IMG_15 - DanielleThe IMG_10 - Brittany Taylorcomposition of any piece of art is at the very center of what makes it effective. A wide variety of compositional elements must be brought together in any artistic rendering and work seamlessly and harmoniously to engage that person who gazes upon a painting or a photograph and seeks to extract meaning from it. Since a piece of an art is “constructed” and follows a set of steps from its inception to its completion, what goes into the composition must be done so with an eye for understanding how and why it is utilized. While there are many different facets to any composition, some of the most important involve the use of lines, space, balance and mood.

Lines – The very essence of all artistic composition starts with the understanding, arrangement and harmonious utilization of lines. Lines fall into one of two categories; they are either straight or bent in some fashion. How those lines intersect or move in a parallel direction, and how they flow with energy or purpose will dictate part of the artist’s composition for the image. Simply put, lines must bring the eye of the viewer to the primary subject of the image’s composition. That does not mean that all lines must stream toward the focal point of the image, but they must work together in a variety of ways to create a flow towards that subject and a flow within the image itself. That means a photograph should have a point where the eye enters the image, progresses through the image to the subject and then there must be an exit point where lines take the eye out of the composition. The lines of the image are dictated by what is happening in the foreground and background. This means looking at details in a prospective image while also seeing “the whole” to achieve an efficacious composition. This requires reflection and analysis before, during and after the creative process. Whether you understand and utilize specific artistic terms like “leading lines” and “implied lines”, just knowing that lines have to be employed with purpose and planning is a large part of how to make a photograph or other visual artistic conceptions work.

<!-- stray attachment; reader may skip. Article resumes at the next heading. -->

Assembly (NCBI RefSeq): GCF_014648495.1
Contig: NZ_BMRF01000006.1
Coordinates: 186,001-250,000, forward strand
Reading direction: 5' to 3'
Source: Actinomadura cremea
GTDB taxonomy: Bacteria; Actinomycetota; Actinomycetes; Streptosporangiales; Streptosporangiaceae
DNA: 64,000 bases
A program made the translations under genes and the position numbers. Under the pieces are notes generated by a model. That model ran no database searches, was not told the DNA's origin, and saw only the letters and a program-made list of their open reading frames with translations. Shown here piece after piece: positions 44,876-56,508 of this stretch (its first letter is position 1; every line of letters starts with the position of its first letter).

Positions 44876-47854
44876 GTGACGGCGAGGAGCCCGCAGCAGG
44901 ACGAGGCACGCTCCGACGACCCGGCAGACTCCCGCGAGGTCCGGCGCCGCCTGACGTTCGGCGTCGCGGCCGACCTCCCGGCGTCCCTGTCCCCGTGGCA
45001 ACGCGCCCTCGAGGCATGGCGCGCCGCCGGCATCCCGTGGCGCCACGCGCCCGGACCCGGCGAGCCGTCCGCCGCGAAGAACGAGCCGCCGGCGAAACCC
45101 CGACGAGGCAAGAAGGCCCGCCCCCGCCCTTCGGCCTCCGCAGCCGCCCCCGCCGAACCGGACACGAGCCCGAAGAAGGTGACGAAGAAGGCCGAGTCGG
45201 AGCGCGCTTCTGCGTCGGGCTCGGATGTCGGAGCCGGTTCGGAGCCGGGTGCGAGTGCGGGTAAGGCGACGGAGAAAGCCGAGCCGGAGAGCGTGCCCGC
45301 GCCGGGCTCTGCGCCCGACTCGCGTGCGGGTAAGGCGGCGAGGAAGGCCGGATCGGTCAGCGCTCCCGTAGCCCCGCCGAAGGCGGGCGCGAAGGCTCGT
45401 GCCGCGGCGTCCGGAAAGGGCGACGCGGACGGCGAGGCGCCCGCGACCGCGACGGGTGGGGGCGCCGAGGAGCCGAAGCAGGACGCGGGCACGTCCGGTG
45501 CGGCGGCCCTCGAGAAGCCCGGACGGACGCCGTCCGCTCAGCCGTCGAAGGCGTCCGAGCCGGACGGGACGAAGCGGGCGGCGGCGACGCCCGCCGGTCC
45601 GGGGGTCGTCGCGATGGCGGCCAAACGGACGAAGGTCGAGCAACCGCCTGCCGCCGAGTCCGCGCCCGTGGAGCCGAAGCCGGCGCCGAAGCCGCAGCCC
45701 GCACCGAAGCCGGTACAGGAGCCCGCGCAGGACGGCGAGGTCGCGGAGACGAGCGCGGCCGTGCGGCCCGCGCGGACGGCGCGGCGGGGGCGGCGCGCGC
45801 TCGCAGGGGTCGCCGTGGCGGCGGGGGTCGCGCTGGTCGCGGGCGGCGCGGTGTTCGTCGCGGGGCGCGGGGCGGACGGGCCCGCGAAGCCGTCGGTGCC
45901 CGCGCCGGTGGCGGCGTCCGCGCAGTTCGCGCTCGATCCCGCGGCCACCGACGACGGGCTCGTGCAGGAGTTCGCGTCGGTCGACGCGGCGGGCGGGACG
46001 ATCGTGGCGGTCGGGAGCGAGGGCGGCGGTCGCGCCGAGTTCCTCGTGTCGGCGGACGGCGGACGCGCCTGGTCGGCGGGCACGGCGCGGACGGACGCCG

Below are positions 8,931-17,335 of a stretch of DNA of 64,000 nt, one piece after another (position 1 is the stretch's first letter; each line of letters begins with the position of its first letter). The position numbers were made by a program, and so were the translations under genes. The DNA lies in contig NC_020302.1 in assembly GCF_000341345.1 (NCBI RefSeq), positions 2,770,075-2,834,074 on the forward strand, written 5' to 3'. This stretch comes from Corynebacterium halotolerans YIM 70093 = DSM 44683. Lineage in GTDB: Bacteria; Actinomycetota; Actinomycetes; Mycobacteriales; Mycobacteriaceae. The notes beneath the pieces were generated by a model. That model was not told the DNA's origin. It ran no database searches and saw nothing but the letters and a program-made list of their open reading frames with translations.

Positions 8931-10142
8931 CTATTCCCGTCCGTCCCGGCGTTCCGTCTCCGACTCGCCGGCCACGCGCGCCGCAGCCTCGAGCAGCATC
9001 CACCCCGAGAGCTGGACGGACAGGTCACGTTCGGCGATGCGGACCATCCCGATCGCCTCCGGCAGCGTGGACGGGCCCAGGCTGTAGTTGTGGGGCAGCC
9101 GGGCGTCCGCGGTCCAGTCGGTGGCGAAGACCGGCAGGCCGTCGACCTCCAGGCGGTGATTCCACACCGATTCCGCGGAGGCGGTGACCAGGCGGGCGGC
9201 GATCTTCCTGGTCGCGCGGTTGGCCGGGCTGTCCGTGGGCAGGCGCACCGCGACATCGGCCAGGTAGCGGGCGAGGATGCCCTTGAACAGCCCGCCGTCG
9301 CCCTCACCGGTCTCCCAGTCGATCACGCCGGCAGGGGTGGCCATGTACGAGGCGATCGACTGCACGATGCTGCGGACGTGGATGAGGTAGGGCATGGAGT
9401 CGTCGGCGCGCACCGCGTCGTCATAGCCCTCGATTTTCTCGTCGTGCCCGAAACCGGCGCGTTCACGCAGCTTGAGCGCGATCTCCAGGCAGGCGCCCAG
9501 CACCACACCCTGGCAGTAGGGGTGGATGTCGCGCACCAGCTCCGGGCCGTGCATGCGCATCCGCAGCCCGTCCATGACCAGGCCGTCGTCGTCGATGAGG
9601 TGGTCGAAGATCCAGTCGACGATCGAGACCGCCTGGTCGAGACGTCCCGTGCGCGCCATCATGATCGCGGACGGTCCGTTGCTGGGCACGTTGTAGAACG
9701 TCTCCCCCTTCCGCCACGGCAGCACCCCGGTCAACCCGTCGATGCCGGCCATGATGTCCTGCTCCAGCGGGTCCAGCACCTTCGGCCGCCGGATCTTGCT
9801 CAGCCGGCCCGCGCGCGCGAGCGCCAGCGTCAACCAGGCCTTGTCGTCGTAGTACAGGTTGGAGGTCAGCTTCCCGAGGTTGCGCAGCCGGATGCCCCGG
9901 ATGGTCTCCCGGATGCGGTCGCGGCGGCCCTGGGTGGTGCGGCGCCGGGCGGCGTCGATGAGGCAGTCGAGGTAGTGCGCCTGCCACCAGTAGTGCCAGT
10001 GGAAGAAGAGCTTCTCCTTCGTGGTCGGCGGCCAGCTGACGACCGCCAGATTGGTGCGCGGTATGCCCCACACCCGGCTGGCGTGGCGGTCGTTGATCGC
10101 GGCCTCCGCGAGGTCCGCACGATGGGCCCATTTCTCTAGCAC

IMG_12 - Chrissy Victoria